Camp Cooper, Texas, established in 1856, was collection of tents and makeshift buildings made of mud, stone, and wood.
This short-lived camp protected settlers and controlled the 400 or so Comanche Indians living on the nearby Comanche Reservation. Robert E. Lee served at the camp as a junior officer in 1856-57. The camp was the base of numerous expeditions and patrols against the Indians until the Civil War began and the commander surrendered the camp to Texas troops. During the post-Civil War period, State militia and Texas Rangers occasionally used the camp.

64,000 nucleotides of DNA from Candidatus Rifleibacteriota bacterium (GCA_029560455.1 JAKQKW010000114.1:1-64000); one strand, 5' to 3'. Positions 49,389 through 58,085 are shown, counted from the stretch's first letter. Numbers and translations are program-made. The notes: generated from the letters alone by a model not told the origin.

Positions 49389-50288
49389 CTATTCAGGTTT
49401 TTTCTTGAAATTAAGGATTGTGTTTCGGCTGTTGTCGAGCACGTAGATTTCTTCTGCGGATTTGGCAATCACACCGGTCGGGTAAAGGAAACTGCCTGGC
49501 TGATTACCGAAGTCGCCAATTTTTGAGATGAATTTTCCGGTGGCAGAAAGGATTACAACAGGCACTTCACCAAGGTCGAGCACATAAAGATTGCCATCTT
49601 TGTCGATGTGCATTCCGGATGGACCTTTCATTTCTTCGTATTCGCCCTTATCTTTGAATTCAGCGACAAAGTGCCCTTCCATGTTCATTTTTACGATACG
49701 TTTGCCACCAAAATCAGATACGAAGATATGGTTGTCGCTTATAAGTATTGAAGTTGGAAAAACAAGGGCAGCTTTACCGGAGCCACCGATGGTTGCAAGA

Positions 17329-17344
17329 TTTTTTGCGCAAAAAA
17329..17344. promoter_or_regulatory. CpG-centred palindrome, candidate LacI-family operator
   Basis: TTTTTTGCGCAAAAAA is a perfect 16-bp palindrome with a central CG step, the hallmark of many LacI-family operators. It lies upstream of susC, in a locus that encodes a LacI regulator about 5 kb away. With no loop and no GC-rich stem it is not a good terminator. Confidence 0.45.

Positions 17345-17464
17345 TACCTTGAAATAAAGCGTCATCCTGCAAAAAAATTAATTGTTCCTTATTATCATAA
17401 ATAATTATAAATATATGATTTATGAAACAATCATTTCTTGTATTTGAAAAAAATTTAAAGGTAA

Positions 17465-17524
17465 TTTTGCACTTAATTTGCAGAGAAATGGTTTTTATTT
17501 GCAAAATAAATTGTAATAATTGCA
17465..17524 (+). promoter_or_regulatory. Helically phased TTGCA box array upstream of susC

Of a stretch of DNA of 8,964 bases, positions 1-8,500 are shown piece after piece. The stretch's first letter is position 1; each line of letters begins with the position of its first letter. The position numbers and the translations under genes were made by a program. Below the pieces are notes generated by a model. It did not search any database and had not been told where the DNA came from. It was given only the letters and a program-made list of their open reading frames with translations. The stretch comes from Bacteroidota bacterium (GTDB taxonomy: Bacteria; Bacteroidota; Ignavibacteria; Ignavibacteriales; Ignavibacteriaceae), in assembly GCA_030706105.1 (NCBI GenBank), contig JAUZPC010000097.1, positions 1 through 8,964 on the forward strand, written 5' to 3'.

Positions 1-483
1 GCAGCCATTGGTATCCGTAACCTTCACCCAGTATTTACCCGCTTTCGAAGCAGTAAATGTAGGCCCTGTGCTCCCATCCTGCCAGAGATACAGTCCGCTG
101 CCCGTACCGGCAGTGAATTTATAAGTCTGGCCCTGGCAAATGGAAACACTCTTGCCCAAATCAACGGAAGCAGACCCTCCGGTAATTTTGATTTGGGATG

A building dating from the early 1850s, probably constructed with fragments of post structures, stands in the vicinity of the southern edge of the parade ground. The present privately owned ranch house, a mile to the east, contains stones and glass from the camp. Permission to visit the site, which involves wading across the hip-deep Clear Fork of the Brazos River, should be obtained from the ranch owners. The site of the old camp is on a privately owned ranch, in the vicinity of Fort Griffin State Park, which is on U.S. 283. The site is accessible by foot only.
© Kathy Weiser-Alexander, updated February 2020.